L’Etape Australia

Want the chance to ride with Chris Froome?

Thats what L’Etape is all about, or in my case get unceremoniously passed by Chris while pushing my bike up the 20% grades on Col de Beloka. The shame!

2016 marked the arrival of the “Tour de France” experience to Australia. The L’Etape events started out as a mass participation one day sportif, or grand fondo, that ran alongside the Tour de France. I’ve never done the real thing but the model has been rolled out into a global series of events.

In one of its smarter moves in recent times, NSW secured the Australian version of the event and based it in the Snowy Mountains.

Skiing is one of my lifelong obsessions and I have done my quota of skiing in Thredbo and Perisher. I must admit I struggled to imagine that the event could possibly provide an analog to the experience of riding in the Alps.

It was good, very good. So good I now imagine the Snowy mountains as an outstanding cycling destination with a bit of skiing in the off-season.

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My event started on the Friday, driving down from Sydney with the family. We stayed in Thredbo at the YHA (note the YHA isn’t bike friendly, if your bike is valuable and you would prefer the security of keeping your bike in your room, don’t stay at the YHA).

Driving up into the mountains green and yellow decorations consistently increased. Berridale (green) was amazing, and beyond there was yellow everywhere. The event village Jindabyne was efficient and provided a quick checkin. It was maybe lacking in “expo” type items like you would expect at an Ironman, with the gear there firmly on the unnecessarily expensive side of the ledger (POC I am looking at you).

The event itself had two course options, The Race and The Ride. The only difference being the Ride finished in Jindabyne, whilst the Race continued all the way up to Perisher. I was doing the Race which all up had 2700m of climbing over 157km. The course was described as having 2 main “named” climbs – Col de Beloka and Col de Kosciuszko what lay in between was a mix of climbing and also some wonderfully fast rolling countryside.

To be honest it’s hard to imagine a more amazing course that meets the event brief.

My day was a bit of a mix. Staying in Thredbo was a masterstroke and made driving to the start easy. I probably could have ridden (plenty did). The traffic coming up from Jindabyne was unfortunately congested and lined well back out of the Skitube terminal where the start was. I got dropped off just outside and rode down to the start. The next challenge was to find where to check my finish bag and stock up with water. This was a bit of a challenge and once I had finally filled my water bottles I was well back on the start line. Chris Froome was working his way through the start and being very interactive with everyone which was a nice touch.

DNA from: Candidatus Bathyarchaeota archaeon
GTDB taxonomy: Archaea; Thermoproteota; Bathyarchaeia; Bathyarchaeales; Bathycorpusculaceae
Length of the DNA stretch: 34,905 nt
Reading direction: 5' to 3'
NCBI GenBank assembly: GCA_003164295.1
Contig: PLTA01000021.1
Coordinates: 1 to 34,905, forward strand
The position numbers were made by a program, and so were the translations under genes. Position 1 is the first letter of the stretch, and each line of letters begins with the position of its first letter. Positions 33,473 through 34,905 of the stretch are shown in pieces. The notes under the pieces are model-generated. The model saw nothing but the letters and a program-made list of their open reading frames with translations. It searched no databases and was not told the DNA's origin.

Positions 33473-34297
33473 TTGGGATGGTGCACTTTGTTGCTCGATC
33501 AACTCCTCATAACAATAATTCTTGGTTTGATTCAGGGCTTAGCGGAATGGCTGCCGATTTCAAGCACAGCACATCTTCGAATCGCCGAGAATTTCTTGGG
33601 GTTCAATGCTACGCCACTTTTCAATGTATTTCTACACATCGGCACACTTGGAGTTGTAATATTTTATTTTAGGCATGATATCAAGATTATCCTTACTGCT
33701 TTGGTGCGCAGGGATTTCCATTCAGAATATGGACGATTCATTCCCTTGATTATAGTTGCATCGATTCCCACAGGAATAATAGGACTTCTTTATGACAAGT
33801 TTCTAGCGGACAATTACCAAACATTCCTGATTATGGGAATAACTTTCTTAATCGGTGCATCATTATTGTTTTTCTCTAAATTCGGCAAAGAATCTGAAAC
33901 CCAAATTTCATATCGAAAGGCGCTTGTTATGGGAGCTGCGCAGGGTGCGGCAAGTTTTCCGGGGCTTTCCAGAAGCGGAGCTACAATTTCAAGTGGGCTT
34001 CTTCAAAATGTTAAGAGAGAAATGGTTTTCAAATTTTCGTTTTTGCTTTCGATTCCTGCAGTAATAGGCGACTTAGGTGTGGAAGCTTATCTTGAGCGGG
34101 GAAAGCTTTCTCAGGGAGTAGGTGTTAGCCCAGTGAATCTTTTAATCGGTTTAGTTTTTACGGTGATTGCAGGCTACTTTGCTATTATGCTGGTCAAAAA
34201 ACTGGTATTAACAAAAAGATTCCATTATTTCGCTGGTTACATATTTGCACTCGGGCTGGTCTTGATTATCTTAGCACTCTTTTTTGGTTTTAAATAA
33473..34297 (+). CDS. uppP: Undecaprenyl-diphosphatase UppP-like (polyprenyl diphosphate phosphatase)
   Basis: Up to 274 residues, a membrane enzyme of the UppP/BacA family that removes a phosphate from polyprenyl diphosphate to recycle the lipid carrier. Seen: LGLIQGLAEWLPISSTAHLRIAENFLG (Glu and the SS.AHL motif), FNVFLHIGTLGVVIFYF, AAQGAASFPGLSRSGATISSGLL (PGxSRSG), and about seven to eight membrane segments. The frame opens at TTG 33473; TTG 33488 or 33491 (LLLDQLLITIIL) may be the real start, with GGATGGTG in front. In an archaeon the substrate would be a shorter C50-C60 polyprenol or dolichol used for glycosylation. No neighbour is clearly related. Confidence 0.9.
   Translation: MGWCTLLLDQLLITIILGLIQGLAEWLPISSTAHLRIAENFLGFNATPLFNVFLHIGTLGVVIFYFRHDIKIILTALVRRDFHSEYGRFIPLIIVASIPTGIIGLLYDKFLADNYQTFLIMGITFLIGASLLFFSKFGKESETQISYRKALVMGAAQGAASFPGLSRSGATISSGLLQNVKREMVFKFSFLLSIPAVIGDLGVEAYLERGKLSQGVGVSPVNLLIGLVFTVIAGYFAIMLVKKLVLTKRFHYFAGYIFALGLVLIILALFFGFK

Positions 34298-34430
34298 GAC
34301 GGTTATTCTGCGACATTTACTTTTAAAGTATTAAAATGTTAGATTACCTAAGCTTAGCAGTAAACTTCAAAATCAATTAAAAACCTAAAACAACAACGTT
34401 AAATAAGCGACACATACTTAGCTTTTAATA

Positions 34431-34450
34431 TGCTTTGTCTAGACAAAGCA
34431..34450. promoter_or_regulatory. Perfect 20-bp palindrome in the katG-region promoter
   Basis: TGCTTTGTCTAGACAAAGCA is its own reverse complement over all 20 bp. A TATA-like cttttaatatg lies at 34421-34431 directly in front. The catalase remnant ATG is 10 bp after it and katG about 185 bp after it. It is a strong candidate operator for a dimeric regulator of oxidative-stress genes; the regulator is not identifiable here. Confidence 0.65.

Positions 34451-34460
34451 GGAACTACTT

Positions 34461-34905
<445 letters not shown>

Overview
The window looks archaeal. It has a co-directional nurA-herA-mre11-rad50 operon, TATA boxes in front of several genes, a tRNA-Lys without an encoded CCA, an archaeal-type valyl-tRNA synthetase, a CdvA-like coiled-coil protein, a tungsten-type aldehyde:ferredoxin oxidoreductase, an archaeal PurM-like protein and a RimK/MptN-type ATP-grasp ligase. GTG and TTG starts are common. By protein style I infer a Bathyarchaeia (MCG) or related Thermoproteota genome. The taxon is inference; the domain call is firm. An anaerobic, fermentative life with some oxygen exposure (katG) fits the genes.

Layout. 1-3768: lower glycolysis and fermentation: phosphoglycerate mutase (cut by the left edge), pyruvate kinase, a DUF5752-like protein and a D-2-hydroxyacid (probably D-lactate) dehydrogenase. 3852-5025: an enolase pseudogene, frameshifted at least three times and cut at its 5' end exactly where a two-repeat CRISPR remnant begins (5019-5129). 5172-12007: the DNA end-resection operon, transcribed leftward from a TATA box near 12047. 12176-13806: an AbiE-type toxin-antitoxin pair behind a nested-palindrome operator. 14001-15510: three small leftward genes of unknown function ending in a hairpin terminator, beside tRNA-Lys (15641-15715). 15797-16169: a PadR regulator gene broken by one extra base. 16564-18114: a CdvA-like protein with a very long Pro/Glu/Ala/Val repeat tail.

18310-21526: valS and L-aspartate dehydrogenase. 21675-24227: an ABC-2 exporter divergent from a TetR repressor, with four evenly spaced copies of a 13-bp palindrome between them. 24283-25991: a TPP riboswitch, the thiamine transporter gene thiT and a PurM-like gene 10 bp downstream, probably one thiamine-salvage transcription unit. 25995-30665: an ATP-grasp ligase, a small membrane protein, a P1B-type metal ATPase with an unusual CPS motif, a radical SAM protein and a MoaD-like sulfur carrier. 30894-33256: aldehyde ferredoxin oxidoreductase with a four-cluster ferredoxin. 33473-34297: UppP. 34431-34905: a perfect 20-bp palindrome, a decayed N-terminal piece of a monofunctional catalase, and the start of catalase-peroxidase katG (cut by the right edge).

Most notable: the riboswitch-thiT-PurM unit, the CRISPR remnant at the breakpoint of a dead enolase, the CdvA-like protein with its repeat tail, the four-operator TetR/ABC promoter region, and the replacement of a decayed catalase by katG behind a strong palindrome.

Straight out of the start the event goes into a climb. Being well back this meant I had missed the front group and was stuck in traffic with people seemingly being inspired by the European method of self seeding – just start as far forward as possible and screw everyone behind.

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After the initial climb and descent a pack formed and everyone was working really well. I was still descending like a chicken and dropped off in the big descent down to Jindabyne. Near the top of the climb out of Jindabyne the lead teams who were started in the second wave caught up. This provided a nice fast bunch to work with an made the next few hours really enjoyable. So enjoyable I got well behind on my nutrition. I rolled through the sprint section in Berridale and continued to push on toward Col de Beloka. The foot of which comes at roughly the 100km mark. I had knocked off the first 100k in 3hrs and stopped to refill my water bottles and take on some food.

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The Beloka isn’t particularly long but it is steep enough that I ran out of gears. I decided losing 50m while easy walking was better that cooking myself so on the steepest section, so I jumped off and walked. And then Chris Froome blasted on by. Damn. And then Chris Froome’s riding partner got towed by holding a sticky bottle out the side of the referees car. Double damn.

At the top I found myself regrouped back into Froome’s bunch and had 20km of fun. Although no-one dared pass him on any climb as a mark of respect even when he egged people on.

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At the base of Kosciuszko I stopped to refuel again and then set out to take on the 20k steady climb up to the finish at Perisher. For the first few k’s everything was fine but things were now hot. And then my bad fuelling from earlier in the day caught up with me and I started to cramp in both legs. My progress was now slowed with stops every few k’s, wherever I could find shade.

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Once I emerged above the tree line the spectacular scenery lifted. The finish was close and I pressed on. My time was a bit slow but I had enjoyed myself completely.

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Overall, the event is perfect. Put it on your must do list. The combination of a great course, flawless organisation and closed roads is unbeatable.

The Snowy mountains are now officially a bike destination with a bit of skiing in the winter.